Hartford will wind down its individual annuity business (called "runoff") and will sell or pursue "strategic alternatives" for the company's individual life, Woodbury Financial Services and retirement plans units, according to a statement.
That will leave the property casualty, mutual fund and group benefits businesses remaining with Boston-based Hartford.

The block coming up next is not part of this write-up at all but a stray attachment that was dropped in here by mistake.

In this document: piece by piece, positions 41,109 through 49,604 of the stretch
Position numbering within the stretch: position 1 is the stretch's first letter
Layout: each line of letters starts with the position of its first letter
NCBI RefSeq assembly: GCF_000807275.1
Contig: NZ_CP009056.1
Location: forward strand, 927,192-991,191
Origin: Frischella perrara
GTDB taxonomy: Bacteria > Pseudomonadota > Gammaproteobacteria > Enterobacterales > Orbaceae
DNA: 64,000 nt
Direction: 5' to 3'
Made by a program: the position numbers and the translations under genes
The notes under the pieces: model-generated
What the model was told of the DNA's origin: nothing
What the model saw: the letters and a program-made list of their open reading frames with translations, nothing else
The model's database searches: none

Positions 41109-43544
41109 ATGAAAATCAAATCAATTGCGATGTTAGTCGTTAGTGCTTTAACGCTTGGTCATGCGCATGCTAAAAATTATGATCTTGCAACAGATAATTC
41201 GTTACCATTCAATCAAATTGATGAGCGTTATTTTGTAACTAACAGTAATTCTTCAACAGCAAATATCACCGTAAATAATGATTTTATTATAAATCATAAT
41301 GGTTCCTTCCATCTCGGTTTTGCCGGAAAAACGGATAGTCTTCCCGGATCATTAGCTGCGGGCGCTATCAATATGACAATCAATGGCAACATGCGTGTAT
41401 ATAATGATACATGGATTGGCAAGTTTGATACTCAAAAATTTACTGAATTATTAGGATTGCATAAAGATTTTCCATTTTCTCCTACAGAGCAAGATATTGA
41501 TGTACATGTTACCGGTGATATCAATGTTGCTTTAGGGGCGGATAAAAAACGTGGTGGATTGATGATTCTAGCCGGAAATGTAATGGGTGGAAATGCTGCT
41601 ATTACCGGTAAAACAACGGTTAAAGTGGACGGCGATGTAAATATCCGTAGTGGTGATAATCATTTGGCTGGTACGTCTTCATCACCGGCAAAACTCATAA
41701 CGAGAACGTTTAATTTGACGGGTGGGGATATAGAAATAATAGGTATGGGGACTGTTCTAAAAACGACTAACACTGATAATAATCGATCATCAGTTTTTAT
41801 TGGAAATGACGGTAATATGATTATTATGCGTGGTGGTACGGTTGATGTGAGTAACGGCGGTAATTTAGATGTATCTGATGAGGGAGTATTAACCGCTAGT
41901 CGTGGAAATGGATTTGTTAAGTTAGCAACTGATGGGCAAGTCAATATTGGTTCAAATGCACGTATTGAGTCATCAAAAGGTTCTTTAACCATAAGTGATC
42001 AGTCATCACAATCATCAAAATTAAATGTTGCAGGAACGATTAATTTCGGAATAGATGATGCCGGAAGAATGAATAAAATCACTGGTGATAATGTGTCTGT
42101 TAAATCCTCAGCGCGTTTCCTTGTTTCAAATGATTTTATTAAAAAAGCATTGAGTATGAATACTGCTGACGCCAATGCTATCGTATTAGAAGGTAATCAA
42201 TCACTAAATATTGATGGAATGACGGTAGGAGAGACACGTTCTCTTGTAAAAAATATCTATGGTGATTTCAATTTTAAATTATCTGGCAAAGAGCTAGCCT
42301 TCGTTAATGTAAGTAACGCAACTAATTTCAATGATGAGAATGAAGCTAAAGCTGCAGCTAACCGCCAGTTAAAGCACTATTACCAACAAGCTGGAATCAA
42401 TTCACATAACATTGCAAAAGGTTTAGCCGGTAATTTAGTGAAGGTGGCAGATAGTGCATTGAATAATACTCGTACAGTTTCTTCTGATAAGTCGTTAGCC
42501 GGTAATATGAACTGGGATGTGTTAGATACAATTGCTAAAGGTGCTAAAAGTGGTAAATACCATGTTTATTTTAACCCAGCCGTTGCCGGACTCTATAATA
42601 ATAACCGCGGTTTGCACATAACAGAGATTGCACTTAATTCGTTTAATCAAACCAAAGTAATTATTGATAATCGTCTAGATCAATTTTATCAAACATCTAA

The split is a big victory for Paulson, who took an 8% stake in Hartford and announced a plan to split the company's property and casualty business in a tax-free spinoff during the company's fourth-quarter earnings call.Earlier this month, Paulson said a spinoff of Hartford's property casualty unit from its low-performing life insurance operations would create a combined value of $31 a share, a 62% increase over the stock's March 7 price of $19, according to a presentation filed with the Securities and Exchange Commission. "The Hartford's sharper focus will lead to an organization that, over time, will be positioned for higher returns on equity, reduced sensitivity to capital markets, a lower cost of capital and increased financial flexibility," said CEO Liam E. McGee in a statement. "With this portfolio and the actions we are taking, we are on the right path to unlock value and deliver superior, long-term returns for shareholders." The company will stop new annuity sales effective April 27 and expects to take a related after-tax charge of $15 million to $20 million in the second quarter of 2012, the Hartford statement added.